Google has begun putting flesh on the bones of a skeleton it's been building to add Google Now to Chrome and Chrome OS.
The latest raw builds of the browser have an option in the about:flags panel to enable the Google Now system. "Sadly, we still can't play with it yet because the Google Now server URL still remains secret," commented Chrome watcher Francois Beaufort, who spotted the change.
The infrastructure dovetails with a new rich notification system being built into Chrome and Chrome OS, a mechanism that will let developers use HTML-formatted pop-ups. That will be handy for Google Now notifications, which often display graphics like maps and weather icons.
CNET reader Michael Ortiz has noticed the new notifications system on Chrome's Canary build, which has been tested some by Google servers but isn't up to the maturity level even of the Chrome developer version.
"I just got the latest update for the Chrome Canary build and it came with a Chrome OS-like notification center that's now in my taskbar. Now all of my notifications both past and present can be seen there if I missed them," he said via e-mail.
The Google Now integration thus far works only on Windows and Chrome OS, according to the Chromium patch that added the feature.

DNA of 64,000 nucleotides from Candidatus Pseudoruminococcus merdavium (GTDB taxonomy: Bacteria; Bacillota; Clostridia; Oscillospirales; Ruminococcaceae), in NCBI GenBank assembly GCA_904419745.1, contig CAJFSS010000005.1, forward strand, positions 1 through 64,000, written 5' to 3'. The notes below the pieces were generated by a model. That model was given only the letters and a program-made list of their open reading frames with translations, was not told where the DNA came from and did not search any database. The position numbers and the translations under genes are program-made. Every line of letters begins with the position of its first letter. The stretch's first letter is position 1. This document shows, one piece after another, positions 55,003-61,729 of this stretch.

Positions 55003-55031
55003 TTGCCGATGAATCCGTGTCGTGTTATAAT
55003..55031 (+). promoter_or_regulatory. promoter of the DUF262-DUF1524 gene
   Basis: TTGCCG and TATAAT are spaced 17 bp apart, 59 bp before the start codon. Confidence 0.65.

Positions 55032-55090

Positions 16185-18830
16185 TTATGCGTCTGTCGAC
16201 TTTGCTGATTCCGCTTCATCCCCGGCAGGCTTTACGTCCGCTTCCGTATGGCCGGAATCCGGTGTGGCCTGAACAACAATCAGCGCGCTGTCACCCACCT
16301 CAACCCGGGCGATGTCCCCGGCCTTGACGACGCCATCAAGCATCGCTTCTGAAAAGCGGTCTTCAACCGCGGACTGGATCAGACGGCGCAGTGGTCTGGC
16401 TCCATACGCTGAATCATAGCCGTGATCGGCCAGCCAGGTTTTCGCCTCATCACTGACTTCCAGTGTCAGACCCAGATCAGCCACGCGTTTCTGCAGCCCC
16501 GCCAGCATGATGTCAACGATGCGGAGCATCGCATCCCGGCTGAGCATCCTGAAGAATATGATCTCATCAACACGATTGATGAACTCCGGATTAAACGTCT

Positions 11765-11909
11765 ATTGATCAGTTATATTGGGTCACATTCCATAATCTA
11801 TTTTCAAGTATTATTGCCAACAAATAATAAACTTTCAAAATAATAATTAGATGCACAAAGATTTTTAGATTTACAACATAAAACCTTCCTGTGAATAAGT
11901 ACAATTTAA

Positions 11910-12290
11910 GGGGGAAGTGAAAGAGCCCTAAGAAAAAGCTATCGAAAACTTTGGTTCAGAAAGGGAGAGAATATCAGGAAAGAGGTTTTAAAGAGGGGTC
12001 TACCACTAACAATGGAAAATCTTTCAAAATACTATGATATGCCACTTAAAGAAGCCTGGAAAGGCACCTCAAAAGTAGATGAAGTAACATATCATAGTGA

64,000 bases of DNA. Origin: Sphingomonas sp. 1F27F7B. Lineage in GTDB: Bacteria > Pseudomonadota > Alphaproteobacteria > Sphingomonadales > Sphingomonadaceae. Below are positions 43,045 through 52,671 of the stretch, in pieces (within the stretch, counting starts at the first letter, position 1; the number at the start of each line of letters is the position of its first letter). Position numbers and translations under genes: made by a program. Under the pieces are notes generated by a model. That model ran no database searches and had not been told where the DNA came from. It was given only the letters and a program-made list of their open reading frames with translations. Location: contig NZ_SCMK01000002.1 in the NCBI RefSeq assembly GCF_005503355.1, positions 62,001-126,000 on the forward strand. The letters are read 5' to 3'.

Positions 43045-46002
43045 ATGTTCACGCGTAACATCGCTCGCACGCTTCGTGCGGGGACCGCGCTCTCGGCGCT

Google Now is key to Google's attempt to transform from a search engine to a purveyor of personalized online services. Google Now raises the profile of those services by weaving them into people's daily lives and, if Google can match its ambitions, supplying people with the information they want or need before they even have to ask for it.
The addition of Google Now to Chrome and Chrome OS bridges a divide between Android and Google's browser-based software foundation. Google Now is available in Google's mobile OS as a way to bring information to people's attention even if they haven't specifically set an alarm or calendar reminder, for example. Google Now can prompt Android users about nearby restaurants, remind them when to leave to catch a flight, and offer navigation directions to locations they've searched for.
Google executives have mentioned the idea of converging Chrome and Android for years, but there hasn't been much overt progress beyond high-level work to ensure both are as good as possible at delivering Google services. However, the touch screen in the flagship Chrome OS device lowers the barrier a little, and Chrome chief Sundar Pichai said in February he expects Chrome OS tablets.
One convenient aspect to the convergence is Google's emphasis on synchronizing settings. It can be frustrating to have to clear the same notifications away from phones, tablets, and Web sites, especially with so many apps constantly vying for users' attention. Chrome notifications could be another place to receive the same messages.
However, Google is working on synchronizing notifications. Those who don't want it in Chrome can disable notification sync through the about:flags interface.